The next update will have some better pictures. Maybe some pertaining to this time of year. Realistically I didn't think I would make it in after having back to back 50% shooting days, but for one of the rare occasions optimism won over. Training is still somewhat heavy. Training and the stress of keeping everything organized will wind down once I head over. For now I have to go look for my snow baskets to swap out the roller ski tips with. It will be gone by Wednesday so might as well see what I can do with this few inches of fresh snow while I can.
 

Saturday, October 11, 2014

UTAH 2014

       This one needs to be dated to differentiate it from all the other years. The Utah camp really has become an annualized trip. This year the camp made for nice little extension of summer. Of all training conditions, the cold rain of fall in northern Maine is the best to avoid like the plague. The timing of this years camp wasn't the most convenient in all regards. It pretty much forced me out of potential hunting opportunities. Conversely it made for some great training opportunities. I always leave these focused camps with something gained to work on before the next one ramps up. The 2014 Utah survival camp was no exception.
Not Utah
       To be fair the three week suffer cycle started a week before flying left for a couple of time zones. Unlike the other years this Utah camp was a little earlier than usual. Last year after three weeks we were back home for November training. This time, it has only been two weeks and we're not even in mid October yet. That's where the summer extension comes from. It was fall when I left the county. Which is something to appreciate for plenty of obvious reasons if you've ever spent some time in the east (right) this time of year. The deal with training out here is that it's close to perfect all the time. Blue skies and dry across the board. It's been around or just below freezing every morning. By the time we start the core part of the morning session it's all 60s with a t-shirt. It feels even better when you remember what it's like trying to load clips when your hands are so cold and wet that you have to mash the fifth round in with your knuckle because your thumb is too numb. Yeah. Those days will make you appreciate nice weather. When I retire what ever I move onto will have no weather grounded limitations.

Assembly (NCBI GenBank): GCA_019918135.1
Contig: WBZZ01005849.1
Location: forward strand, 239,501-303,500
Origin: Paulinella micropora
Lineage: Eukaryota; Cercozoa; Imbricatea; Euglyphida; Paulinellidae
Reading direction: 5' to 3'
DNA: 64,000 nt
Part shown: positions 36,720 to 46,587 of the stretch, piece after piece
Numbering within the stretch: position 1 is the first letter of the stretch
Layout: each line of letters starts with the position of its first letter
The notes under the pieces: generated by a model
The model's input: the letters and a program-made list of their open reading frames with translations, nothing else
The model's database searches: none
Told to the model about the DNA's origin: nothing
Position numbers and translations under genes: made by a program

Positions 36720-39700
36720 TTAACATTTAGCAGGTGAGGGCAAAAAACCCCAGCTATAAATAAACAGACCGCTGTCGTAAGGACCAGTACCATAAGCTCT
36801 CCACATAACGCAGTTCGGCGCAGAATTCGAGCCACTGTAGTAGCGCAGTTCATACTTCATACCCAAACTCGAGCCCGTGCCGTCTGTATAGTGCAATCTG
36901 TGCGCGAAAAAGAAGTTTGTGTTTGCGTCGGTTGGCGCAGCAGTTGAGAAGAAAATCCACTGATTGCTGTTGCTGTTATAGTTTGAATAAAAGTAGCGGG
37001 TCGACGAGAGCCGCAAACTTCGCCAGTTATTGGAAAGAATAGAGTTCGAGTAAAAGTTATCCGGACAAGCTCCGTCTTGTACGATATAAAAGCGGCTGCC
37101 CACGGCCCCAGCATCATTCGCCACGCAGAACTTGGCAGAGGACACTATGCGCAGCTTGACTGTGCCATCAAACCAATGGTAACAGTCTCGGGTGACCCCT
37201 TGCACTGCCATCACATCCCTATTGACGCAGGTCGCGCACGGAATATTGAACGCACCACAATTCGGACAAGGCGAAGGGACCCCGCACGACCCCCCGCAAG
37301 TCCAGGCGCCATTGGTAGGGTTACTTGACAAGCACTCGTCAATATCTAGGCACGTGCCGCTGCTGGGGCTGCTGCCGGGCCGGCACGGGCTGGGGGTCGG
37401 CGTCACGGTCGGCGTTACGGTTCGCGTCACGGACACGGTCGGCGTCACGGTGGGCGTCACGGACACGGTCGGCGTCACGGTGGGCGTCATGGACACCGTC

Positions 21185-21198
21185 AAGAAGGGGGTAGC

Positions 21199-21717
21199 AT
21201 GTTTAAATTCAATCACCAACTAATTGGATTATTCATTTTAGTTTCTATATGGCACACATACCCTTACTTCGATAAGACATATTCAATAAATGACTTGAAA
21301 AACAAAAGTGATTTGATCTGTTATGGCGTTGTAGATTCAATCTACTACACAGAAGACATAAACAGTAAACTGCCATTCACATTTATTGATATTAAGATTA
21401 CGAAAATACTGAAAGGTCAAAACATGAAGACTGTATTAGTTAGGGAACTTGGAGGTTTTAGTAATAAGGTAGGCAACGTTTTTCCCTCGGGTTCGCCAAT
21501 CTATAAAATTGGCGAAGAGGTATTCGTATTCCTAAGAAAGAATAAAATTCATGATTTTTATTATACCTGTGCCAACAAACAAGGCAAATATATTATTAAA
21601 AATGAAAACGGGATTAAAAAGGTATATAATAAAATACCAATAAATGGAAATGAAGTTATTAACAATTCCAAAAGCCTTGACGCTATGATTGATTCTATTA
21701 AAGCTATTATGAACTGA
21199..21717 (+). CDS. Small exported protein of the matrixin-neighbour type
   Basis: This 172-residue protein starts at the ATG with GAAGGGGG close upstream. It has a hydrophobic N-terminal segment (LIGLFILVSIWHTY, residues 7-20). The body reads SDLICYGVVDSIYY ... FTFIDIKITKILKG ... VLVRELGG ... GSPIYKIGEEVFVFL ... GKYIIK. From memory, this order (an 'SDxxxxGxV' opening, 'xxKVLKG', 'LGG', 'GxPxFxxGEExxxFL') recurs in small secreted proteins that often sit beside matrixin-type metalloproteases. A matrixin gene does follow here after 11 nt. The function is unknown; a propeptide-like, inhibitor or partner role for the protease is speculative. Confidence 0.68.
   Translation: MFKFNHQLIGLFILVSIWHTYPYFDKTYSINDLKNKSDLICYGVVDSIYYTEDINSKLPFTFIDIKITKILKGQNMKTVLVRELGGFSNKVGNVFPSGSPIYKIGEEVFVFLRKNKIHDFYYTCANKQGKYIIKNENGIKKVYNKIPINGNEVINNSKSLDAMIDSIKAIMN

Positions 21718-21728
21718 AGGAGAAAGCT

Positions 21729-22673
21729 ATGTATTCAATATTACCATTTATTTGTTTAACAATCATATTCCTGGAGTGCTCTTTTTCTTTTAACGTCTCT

Extremely Utah
        Travel wasn't too bad. My flight actually made it as planned. Which is seemingly unusual these days. Unfortunately the ride to our house in Midway didn't go planned. The other coaches and athletes were delayed. The coaches didn't make in till after the rental agency closed. It took some shenanigans to procure the rental car before 1:30 AM. Everything after 12 in the morning is blur. I remember waking up occasionally when the coaches needed to know where I parked the rental. I guess it was nice to be able to just close my eyes at the SLC airport and open them to our place in Midway. After finding a bed to sleep in at three in the morning I decided that skate combos at 8:30 were not going to happen.